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Anchoring in Dubai?
Anchoring in Dubai?
Daniel Eckert and Holger Zschäpitz

BERLIN — As the price of oil continues to fall, share prices on the Gulf region's stock markets have plummeted in parallel. The price of oil reached a yearly low of $60 a barrel on Friday, and we're now looking at a possible $50, which would create a truly bleak outlook for economic prospects in the Middle East. On Monday, the price touched a low of $56.25 before a modest rebound.

"The freefall of the price of oil has unleashed panic here," says Wafik Dawood, portfolio manager at Compass Capital in Cairo. On the Egyptian stock exchange, rates fell by 5% on Sunday. In Qatar they fell by 6%, and in Dubai 8%. The region's stock indices therefore lost most of the year's profit. In majority Muslim countries, exchanges tend to be open on Sundays and closed on Fridays.

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Geopolitics

The Days After: What Would Happen If Putin Opts For A Tactical Nuclear Strike

The risk of the Kremlin launching a tactical nuclear weapon on Ukraine is small but not impossible. The Western response would itself set off a counter-response, which might contain or spiral to the worst-case scenario.

An anti-nuclear activist impersonates Vladimir Putin at a rally in Berlin.

Yves Bourdillon

-Analysis-

PARISVladimir Putin could “go nuclear” in Ukraine. Yes, this expression, which metaphorically means “taking the extreme, drastic action,” is now literally considered a possibility as well. Cornered and humiliated by a now plausible military defeat, experts say the Kremlin could launch a tactical nuclear bomb on a Ukrainian site in a desperate attempt to turn the tables.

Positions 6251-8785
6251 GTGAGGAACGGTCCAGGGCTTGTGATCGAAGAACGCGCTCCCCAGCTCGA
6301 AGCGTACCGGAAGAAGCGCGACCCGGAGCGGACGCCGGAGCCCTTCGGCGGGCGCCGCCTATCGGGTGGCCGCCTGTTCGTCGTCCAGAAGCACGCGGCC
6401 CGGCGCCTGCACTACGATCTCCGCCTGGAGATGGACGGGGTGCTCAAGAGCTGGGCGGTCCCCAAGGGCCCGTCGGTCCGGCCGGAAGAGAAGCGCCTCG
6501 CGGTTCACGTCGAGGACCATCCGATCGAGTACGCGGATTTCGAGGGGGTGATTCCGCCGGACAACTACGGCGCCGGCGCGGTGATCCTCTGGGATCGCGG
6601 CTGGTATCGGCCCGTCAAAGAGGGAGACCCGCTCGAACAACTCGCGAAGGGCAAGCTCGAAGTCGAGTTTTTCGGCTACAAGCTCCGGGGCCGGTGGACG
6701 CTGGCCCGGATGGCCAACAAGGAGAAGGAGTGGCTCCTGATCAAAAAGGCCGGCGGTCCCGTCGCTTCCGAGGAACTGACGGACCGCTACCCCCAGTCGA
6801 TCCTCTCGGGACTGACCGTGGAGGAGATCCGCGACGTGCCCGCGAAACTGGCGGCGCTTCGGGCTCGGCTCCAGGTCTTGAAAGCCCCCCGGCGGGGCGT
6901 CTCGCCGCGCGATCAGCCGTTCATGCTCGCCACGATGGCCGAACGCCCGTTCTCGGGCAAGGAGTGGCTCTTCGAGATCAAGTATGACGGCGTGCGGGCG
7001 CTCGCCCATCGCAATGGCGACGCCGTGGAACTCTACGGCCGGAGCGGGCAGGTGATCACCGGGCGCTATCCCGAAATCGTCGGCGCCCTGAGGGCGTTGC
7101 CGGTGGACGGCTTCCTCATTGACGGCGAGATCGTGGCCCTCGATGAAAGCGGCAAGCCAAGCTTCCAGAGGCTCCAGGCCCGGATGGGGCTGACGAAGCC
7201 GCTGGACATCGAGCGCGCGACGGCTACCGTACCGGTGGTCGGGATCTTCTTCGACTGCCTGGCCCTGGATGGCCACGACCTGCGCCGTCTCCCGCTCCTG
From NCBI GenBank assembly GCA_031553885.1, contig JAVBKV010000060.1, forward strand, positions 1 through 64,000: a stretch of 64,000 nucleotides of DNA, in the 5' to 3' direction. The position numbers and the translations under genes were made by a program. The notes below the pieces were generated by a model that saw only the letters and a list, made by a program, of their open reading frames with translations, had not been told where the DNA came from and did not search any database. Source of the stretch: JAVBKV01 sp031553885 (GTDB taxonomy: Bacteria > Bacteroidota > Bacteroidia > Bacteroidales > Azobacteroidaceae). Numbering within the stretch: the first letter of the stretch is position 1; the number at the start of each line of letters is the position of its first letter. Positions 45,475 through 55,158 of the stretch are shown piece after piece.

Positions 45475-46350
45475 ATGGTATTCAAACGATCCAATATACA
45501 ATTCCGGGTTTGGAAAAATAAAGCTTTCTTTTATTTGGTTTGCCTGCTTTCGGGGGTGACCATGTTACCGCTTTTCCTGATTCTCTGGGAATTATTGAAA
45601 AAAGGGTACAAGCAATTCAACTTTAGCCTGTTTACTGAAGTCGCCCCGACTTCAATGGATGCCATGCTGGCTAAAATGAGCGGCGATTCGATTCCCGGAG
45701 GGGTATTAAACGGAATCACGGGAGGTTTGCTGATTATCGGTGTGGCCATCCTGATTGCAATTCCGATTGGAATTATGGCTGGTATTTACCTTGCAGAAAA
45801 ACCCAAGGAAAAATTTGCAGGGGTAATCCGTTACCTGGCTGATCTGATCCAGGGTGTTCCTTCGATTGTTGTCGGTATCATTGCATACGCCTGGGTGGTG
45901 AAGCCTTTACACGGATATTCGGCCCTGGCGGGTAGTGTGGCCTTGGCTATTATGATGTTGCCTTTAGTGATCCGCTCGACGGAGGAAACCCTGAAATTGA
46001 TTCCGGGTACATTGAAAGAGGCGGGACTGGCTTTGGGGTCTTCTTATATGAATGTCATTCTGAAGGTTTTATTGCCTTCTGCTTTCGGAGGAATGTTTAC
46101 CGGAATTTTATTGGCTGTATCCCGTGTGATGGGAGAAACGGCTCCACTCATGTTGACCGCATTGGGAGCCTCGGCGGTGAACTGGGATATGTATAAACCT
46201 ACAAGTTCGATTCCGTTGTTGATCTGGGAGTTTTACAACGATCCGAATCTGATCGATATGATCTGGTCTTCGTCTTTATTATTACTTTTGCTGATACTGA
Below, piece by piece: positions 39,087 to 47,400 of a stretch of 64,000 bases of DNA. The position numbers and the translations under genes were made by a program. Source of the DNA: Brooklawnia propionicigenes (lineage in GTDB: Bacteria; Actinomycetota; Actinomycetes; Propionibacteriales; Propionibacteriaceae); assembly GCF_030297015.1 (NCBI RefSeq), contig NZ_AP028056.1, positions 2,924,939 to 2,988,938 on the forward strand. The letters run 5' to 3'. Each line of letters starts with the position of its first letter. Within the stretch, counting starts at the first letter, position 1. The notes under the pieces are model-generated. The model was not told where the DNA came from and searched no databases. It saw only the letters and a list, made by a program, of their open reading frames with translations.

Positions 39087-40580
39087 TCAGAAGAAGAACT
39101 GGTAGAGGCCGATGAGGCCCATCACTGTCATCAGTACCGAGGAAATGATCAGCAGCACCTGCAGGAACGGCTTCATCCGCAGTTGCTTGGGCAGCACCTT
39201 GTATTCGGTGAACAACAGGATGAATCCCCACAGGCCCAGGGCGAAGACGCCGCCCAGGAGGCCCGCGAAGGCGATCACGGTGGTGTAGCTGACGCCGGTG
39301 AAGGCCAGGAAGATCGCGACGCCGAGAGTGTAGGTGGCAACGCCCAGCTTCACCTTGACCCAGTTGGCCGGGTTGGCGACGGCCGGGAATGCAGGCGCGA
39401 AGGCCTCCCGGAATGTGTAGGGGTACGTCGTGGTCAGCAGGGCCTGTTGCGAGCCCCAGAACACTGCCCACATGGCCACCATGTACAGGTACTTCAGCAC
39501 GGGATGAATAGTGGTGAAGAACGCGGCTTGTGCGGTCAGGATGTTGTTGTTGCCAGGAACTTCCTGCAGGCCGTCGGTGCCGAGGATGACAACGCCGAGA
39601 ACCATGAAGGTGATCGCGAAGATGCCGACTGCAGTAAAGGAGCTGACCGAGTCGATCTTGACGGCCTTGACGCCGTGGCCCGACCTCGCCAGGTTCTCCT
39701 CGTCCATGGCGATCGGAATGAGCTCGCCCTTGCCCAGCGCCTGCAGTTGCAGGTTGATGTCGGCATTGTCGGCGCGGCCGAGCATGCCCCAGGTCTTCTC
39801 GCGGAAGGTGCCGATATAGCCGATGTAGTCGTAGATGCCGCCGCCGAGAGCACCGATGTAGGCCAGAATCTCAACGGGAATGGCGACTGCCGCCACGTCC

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In any case, this is what Putin — who put Russia's nuclear forces on alert just after the start of the invasion in late February — is aiming to achieve: to terrorize populations in Western countries to push their leaders to let go of Ukraine.

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Central to the tragic absurdity of this war is the question of language. Vladimir Putin has repeated that protecting ethnic Russians and the Russian-speaking populations of Ukraine was a driving motivation for his invasion.

Yet one month on, a quick look at the map shows that many of the worst-hit cities are those where Russian is the predominant language: Kharkiv, Odesa, Kherson.

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